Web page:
11:00 am

 

Rebecca Bodily                                                                             Physics

 

Physicists of Today

 

The purpose of this research paper was to look into the backgrounds of the top physicists of today to find out what made them great physicists, and what drew them to science early on.  This information was researched in order to better understand the type of guidance and education that should be instilled into the children of our day who have tendencies towards science.  The decided top physicists were contacted through e-mail, which apart from for one exception was the sole way the men were contacted; the exception was through a phone interview.  The remainder of the research was collected from the autobiographies of the men and from online sources.  The research concluded that it was because of family influences, the type and approach to education and experimentation, and to personal qualities such as imagination, optimism, and persistence were the major similarities between the physicists.  By this information that sort of environment would be beneficial to a child who liked science.

 

              11:15 am

 

Galen Woodward                                                              Agribusiness

 

Composting Effects on Intensive Cultivated Low Organic Matter Soils in Southeast Idaho

 

Intensive cultivation in a potato/grain rotation system in southeast Idaho has reduced soil organic matter and subsequently crop yields and potato tuber quality. Application of soil amendments (e.g., compost and manure) can improve yield potential and increase soil fertility and organic matter content. A study was conducted to determine the effects of soil amendments on organic matter (OM), nitrogen (N), phosphorus (P), yield, and tuber quality. A four year rotation (winter wheat, winter wheat, alfalfa, and potatoes) with compost added before planting was compared to the same rotation without soil amendment. The compost source was steer feedlot manure (11.2 g kg-1 N and 7.0 g kg -1 P) and was applied before planting at the rate of 6.7 Mg ha-1 for wheat and alfalfa and at 11.2 Mg ha-1 for potatoes. Research plots were located on two intensively cultivated soils which were a Blackfoot silt loam and a Pocatello variant silt loam near Rexburg, Idaho. Soil samples were taken before planting and compared with native soils which included undisturbed soils from the same soil type as the research plots and similar soil types under native vegetation. For the research plot soils, CEC ranged from 12 to 15 cmolc kg-1 and historical yields of 4.0 to 6.7 Mg ha-1 for wheat and 33.7 to 39.3 Mg ha-1 for potatoes. Soil OM varied from 19.3g kg-1 for the research plots to 43.3g kg-1 for the native soils. This study is ongoing, and data from the first year reported yields which did not show any statistical difference and future results should clarify any findings.  It is expected that composting will increasing soil carbon levels and provide nutrients to the plant which will reduce the amount of fertilizers need to obtain optimal crop yields and quality.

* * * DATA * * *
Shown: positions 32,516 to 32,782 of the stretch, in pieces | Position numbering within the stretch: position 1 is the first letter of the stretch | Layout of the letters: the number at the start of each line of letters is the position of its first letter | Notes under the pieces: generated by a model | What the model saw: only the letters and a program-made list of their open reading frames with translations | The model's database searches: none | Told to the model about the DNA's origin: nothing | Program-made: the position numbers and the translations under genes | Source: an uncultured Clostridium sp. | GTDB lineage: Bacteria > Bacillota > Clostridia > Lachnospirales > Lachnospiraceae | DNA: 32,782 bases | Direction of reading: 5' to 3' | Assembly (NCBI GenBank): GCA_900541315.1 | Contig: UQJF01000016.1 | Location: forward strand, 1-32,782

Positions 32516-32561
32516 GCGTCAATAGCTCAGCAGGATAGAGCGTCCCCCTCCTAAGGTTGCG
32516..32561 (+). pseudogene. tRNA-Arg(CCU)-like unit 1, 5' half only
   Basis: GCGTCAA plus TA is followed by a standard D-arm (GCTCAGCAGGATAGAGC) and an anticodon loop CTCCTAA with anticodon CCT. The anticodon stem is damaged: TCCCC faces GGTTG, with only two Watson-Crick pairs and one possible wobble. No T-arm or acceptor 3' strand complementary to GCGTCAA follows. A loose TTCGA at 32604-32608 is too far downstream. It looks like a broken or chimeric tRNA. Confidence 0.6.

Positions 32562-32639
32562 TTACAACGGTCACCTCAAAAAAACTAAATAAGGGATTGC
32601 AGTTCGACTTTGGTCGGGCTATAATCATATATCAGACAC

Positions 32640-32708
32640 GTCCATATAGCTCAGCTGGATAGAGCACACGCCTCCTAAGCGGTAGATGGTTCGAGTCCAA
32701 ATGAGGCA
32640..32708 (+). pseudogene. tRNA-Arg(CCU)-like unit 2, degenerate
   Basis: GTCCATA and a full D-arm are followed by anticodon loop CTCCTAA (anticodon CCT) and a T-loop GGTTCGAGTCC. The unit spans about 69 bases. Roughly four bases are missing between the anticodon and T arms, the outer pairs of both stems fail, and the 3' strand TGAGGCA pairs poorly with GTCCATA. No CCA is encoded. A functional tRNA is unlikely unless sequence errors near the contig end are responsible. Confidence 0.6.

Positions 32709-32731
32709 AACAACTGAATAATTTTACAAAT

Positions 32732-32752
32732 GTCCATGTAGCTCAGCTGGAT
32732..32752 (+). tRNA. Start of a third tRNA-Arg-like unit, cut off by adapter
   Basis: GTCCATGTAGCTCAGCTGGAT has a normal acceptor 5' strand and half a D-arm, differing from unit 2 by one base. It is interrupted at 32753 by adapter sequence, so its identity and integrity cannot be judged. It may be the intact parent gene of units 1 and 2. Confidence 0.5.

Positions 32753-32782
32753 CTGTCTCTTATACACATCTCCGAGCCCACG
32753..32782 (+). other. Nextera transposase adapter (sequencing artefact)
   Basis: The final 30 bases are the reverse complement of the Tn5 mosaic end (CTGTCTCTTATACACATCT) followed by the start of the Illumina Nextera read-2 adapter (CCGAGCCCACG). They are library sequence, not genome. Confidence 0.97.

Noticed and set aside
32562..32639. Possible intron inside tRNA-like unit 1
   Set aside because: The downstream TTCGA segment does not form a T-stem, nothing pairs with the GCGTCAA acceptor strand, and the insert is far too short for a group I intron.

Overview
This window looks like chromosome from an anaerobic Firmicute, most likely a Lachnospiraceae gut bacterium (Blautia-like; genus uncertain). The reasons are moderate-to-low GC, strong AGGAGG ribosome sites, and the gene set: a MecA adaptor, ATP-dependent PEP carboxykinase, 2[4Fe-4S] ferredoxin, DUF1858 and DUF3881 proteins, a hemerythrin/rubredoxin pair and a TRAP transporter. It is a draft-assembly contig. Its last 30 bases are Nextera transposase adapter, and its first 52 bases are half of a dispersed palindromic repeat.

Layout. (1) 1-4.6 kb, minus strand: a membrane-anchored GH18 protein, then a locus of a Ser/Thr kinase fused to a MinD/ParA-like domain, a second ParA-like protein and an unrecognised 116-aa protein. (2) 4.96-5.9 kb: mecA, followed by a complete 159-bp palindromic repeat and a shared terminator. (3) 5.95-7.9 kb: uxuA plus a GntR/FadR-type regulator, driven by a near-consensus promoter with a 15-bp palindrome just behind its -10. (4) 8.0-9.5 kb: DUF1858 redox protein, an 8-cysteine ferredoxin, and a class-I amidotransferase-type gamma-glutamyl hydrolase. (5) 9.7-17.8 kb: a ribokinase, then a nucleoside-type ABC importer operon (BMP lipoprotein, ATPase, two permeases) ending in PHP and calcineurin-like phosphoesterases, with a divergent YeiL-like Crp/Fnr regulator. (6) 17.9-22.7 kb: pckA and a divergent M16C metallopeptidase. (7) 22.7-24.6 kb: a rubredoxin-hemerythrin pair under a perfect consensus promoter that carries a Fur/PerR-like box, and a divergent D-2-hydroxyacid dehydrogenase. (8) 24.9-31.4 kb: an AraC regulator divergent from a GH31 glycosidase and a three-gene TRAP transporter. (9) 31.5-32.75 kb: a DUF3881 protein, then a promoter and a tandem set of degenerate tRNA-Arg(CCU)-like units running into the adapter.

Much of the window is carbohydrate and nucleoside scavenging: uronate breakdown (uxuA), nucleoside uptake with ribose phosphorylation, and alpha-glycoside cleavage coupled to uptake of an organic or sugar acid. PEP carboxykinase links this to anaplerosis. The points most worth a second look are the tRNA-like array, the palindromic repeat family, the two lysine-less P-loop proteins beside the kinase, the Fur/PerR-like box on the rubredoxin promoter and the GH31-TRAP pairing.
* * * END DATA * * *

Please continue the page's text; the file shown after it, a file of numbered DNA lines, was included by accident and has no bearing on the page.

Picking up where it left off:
11:30 am

 

Susan Denker                                                                                            Biology

 

Mutations for the Better

 

The following report was prepared to explain the foundational ideas leading up to and supporting the development Knock-Out Technology created by Doctors Martin J. Evans, Oliver Smithies, and Mario R. Capecchi, winners of the 2007 Nobel Prize in Medicine or Physiology.

 

                  11:45 am

 

Carl J. Grafe                                                                                 Mathematics